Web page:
By Barbara Ruben
Special to The Washington Post
Thursday, April 24, 2008
The District far outshone its suburban neighbors in housing prices in 2007.
As median sales prices fell in Northern Virginia and grew by only a smidgen in suburban Maryland, the price of single-family houses and townhouses in Washington rose 7 percent.
In 2007, the median price was $480,000, up $30,000 from the year before. The median is the point at which half the sales prices were higher and half were lower.
But in the city, as in nearly all the surrounding suburban jurisdictions, the number of houses sold fell, to 3,212 last year from 4,236 in 2006. Across the country, the real estate market is weaker than it has been in years as the industry deals with a hangover from the boom at the beginning of this decade.
In the area east of the Anacostia River that includes Deanwood and Benning Heights, Zip code 20019, the median price shot up 10 percent to $255,000, still the lowest in the District.
Houses in 20032, in Southeast east of the river, increased by 6 percent to a median price of $257,500. The median price in 20020, Anacostia and Hillcrest, rose 4 percent to $279,000.
For the most part, neighborhoods with high median prices gained the least or even lost value.
For example, in 20007, which includes Georgetown, the median price slipped $11,000 to $899,000. Median prices in 20008, which includes Cleveland Park, Woodley Park and Van Ness, barely budged, but with the median price of a house at $1.15 million, it's the most expensive of the District's Zip codes among those with more than a few sales.
One of the largest declines in median housing values was in 20012, where the price fell from $539,000 to $489,000. This Zip code encompasses 16th Street Heights and Takoma, near the Montgomery County line.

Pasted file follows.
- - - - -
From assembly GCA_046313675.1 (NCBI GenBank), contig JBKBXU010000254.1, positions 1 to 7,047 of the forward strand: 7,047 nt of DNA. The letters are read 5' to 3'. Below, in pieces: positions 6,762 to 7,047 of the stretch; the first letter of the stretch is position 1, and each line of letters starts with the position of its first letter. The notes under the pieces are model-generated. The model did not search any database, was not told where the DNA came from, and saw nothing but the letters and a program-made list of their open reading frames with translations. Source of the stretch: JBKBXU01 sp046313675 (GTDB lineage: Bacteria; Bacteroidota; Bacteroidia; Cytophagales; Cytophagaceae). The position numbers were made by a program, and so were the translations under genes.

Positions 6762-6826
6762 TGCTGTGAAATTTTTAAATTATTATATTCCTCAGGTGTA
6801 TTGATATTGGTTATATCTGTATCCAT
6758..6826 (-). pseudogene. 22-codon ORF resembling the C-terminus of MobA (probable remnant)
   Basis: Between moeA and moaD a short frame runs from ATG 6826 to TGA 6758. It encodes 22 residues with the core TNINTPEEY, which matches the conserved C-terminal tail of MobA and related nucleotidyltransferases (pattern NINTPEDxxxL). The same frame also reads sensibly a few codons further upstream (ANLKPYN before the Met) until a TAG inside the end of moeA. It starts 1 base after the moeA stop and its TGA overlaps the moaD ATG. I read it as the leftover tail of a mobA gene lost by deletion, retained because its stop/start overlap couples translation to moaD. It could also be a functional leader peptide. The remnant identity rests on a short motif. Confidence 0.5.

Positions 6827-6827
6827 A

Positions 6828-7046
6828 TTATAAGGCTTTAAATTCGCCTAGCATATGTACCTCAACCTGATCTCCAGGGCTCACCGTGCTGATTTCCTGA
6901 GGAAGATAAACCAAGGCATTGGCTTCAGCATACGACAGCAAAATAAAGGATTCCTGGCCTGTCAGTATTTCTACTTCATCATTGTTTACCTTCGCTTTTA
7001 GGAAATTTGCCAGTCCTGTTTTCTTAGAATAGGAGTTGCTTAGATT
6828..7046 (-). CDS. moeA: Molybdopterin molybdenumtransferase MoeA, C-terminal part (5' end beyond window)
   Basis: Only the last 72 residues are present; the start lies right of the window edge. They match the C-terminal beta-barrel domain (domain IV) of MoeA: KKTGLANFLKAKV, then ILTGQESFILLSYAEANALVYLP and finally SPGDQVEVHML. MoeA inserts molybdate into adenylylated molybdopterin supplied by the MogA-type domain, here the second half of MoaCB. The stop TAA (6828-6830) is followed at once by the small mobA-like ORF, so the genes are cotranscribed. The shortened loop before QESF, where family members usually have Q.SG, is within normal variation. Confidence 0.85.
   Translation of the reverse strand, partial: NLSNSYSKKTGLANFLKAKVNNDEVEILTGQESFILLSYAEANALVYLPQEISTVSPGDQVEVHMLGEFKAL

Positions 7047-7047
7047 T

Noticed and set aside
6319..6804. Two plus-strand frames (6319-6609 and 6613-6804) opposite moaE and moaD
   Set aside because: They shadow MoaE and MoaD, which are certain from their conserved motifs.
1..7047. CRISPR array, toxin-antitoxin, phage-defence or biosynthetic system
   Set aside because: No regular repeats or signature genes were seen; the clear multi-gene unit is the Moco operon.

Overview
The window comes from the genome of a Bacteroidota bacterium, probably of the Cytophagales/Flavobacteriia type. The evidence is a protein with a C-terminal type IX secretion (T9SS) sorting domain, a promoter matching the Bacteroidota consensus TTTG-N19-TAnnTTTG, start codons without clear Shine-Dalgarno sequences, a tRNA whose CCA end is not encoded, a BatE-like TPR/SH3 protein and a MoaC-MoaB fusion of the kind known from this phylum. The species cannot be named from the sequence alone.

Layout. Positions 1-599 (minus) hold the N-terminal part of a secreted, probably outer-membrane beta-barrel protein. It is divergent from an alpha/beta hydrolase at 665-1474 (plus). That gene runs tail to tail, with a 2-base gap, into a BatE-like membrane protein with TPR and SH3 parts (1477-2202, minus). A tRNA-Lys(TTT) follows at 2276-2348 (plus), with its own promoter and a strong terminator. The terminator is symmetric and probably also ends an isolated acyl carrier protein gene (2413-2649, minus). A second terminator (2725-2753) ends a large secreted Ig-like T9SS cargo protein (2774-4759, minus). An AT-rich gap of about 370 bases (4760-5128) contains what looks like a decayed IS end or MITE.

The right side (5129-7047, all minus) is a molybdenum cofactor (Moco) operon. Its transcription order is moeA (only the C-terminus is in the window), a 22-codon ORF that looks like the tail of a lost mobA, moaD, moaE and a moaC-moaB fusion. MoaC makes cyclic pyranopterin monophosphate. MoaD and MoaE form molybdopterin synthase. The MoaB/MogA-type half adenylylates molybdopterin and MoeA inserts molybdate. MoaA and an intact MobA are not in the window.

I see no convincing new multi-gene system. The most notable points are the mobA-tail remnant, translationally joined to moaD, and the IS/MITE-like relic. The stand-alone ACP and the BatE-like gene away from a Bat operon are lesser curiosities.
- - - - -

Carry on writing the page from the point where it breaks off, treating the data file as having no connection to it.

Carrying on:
To Long & Foster real estate agent Ron Sitrin, the hottest neighborhood in the District is Logan Circle. "The way it has developed is just beautiful," he said.
Although no single-family houses sold in Logan's 20005 Zip in 2007, nearby 20009 saw a 2 percent gain in median value, from $699,000 to $715,000.
The pace of transactions fell in the city as a whole, although sales remained stable in some areas. In 20016, which includes Palisades, American University Park and Tenleytown, 240 houses sold in 2006, compared with 237 last year. They gained 1 percent in price, with a median of $907,500. In nearby 20015, which includes Chevy Chase and Friendship Heights, 201 houses sold in 2006, compared with 185 last year, selling at a median of $840,000, up 3 percent.
Overall, in the Washington region, the price of single-family houses and townhouses edged up just a half-percent in 2007. The median price was $420,000. Condominium unit prices inched up 1 percent, to a median price of $289,900.
As prices stagnated, the number of sales dropped. Last year, 58,509 houses sold, down 31 percent from the previous year. The story was similar with condos. In 2007, 15,282 units changed hands, down 25 percent from 2006.
In Northern Virginia, the median price of a single-family house or townhouse dipped 2 percent to $485,000. Arlington County alone saw a price increase. The median price there rose 2.7 percent to $580,000, the highest in the metro area. Loudoun County housing lost 8 percent of its value.
"If I had a crystal ball, I'd pick a lottery number and run," said Loudoun County real estate agent Linda K. Beck, with Lighthouse Realty. "I hope it changes and changes quickly. But I don't see that happening, however, for at least a year."
In the Maryland suburbs, housing prices rose in 2007, but only slightly. The median sales price in the seven counties reviewed gained 1.4 percent, inching up to $374,000 from $369,000 in 2006. Prices for condo units rose 1.6 percent, to $255,000 from $251,000.
Throughout the region, there are "plenty of buyers out there, but they are very, very cautious that they are making the right decision," said Coldwell Banker real estate agent Jane Fairweather.